The Cheyenne Social Club (1970)

Quit Badmouthing the House!

The Cheyenne Social Club sounds like a bad idea on a number of levels. For beginners it stars two elderly actors towards the end of their careers in a comedy about prostitution, not to mention Gene Kelly would be one of the last people I would expect to be directing a western. For a long time it remained a movie I doubt I would ever watch yet much to my surprise the film turned out not only to be perfectly dignified but also very funny and surprising endearing. The idea of Jimmy Stewart being the owner of a brothel and becoming a sugar daddy sounds wrong on paper yet somehow it manages to work. The Cheyenne Social Club paints an idealized version of a whore house in which the women are proud of their profession and worship their boss. The movie doesn’t shun prostitution and while propaganda might be a strong word I certainly got the impression the movie was voicing its support for the legalisation of prostitution.

Henry Fonda is by far the funniest thing in the film; a child in an adult’s body living out a completely carefree existence with Stewart being the straight man and the grown-up one of the two. Even as soon as the film begins Fonda babbles through the entire opening credits which according to the movie lasts for literally over a thousand miles which helps distract from how ordinarily plain the test in the opening credits are. The relationship between the two is incredibly endearing with one of my favourite moments of the film is the two of them innocently sleeping in the same bed together. It is also very amusing as Fonda just follows Stewart wherever he goes as he has nothing else to do with his time but also because he just likes his company. It’s evident through their own screen chemistry that the two where lifelong friends. The film’s other major highlight is Stewart and Fonda’s discussing of politics (Stewart being a Republican and Fonda a Democrat) mirroring their real-life personas and bringing to mind an occasion when their friendship was almost brought to an end when they got engaged in a fist fight over politics in 1947 (“I don’t like to dispute you John but didn’t you always vote democratic?, Well…that was when I didn’t know any better”) .

The Cheyenne Social Club is the third of three films James Stewart and Henry Fonda starred in together. The first two of which are among the weakest films I’ve seen from ether actor. Thankfully the third time was the charm; it took 35 years to get these two legendary actors in a great film together but it was worth the wait.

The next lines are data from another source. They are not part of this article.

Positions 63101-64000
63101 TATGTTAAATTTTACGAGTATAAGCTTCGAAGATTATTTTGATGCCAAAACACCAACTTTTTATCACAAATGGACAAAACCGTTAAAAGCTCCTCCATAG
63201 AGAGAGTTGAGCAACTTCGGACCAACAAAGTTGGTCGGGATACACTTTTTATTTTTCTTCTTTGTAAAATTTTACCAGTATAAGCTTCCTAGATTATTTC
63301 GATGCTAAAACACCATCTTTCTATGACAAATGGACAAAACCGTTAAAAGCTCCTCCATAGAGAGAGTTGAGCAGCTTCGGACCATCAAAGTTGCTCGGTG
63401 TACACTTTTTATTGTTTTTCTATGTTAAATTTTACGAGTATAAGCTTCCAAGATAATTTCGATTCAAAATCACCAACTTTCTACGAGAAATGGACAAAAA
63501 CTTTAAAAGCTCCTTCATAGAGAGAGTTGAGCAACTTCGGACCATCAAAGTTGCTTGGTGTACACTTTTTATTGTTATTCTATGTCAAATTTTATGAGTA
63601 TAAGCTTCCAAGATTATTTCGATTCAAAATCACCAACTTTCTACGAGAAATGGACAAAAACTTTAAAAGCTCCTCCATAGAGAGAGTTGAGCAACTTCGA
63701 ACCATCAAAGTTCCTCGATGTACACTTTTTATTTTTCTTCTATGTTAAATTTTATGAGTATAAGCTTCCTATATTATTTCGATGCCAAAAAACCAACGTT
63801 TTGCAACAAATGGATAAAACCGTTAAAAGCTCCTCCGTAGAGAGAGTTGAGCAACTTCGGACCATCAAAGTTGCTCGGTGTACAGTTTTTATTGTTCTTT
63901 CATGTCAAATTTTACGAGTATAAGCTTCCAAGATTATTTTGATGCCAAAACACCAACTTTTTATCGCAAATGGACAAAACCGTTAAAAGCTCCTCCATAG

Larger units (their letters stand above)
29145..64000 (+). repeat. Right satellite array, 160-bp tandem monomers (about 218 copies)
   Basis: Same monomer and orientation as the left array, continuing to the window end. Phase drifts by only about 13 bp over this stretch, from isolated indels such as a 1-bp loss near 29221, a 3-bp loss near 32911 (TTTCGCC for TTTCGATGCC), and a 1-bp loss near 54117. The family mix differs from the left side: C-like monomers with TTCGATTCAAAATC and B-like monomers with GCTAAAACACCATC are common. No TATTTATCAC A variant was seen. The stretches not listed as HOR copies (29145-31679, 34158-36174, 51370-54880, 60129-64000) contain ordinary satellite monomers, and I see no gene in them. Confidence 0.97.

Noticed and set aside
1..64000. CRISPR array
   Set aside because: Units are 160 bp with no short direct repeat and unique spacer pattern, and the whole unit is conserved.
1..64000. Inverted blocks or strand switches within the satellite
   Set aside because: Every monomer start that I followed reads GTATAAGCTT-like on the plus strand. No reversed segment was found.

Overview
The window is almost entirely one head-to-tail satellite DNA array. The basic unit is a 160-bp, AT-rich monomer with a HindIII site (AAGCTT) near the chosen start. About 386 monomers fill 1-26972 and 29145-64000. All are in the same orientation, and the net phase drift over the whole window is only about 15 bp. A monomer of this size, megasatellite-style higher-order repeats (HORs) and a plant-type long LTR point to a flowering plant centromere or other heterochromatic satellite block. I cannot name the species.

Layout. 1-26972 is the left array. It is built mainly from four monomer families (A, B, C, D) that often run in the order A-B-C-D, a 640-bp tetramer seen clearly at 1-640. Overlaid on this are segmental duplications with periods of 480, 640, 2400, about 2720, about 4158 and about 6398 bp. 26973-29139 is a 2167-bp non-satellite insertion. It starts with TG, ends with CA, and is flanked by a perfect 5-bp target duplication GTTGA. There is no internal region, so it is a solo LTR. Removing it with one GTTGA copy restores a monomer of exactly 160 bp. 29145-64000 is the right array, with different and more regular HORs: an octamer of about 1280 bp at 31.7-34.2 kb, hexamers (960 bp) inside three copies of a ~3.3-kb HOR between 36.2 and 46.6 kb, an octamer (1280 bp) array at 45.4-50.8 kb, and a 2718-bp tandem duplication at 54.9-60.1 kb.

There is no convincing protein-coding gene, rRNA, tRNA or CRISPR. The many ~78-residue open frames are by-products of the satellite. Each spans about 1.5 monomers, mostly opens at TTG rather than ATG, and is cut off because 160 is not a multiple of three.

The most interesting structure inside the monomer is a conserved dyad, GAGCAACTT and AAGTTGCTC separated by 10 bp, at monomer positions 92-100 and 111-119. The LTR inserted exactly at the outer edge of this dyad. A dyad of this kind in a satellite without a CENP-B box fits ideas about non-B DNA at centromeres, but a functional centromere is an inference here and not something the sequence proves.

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A Big Hand for the Little Lady (1966)

6 Angry Card Players

The opening of A Big Hand for the Little Lady has so much frantic build up, the scoping scenery shots as far as the eye can see with a grand western music score and for what? A game of poker; but rightfully so as this may be the best poker movie I’ll ever see. I don’t know how to play poker nor do I have any interest in cards, but it doesn’t stop me from being absorbed in this fascinating and inspired comedy.

Much humour is derived from Henry Fonda’s performance as a gambling addict who attempts to act naive and innocent in order to mask his addiction; resulting in the man becoming a ticking time bomb and the suspense which derives from watching this guy throwing his livelihood away. At one point in the film, however, it stops being entirely comic in which I start feeling sorry for how pathetic Fonda’s character has become; the effective quick switched between comedy and drama is superb. Backed by a cast of charismatic gents as they bicker and tell outlandish stories of what they abandoned in order to attend the game of poker and take the rules of poker so seriously, even when a man’s life is on the line. The only issue I would take with the film is the unnecessary remaining 10 minutes which drag along after the film’s plot has been resolved.

I’d love to see this concept of a poker game going out of control expanded upon and taken to new heights. Not a remake but the same concept in a different setting and perhaps a bit zanier, I would like to see. The sub-genre of the western comedy intrigues me. Westerns as a whole I find hit and miss but when presented in comedic form I have a much easier time caring about what’s happening on screen.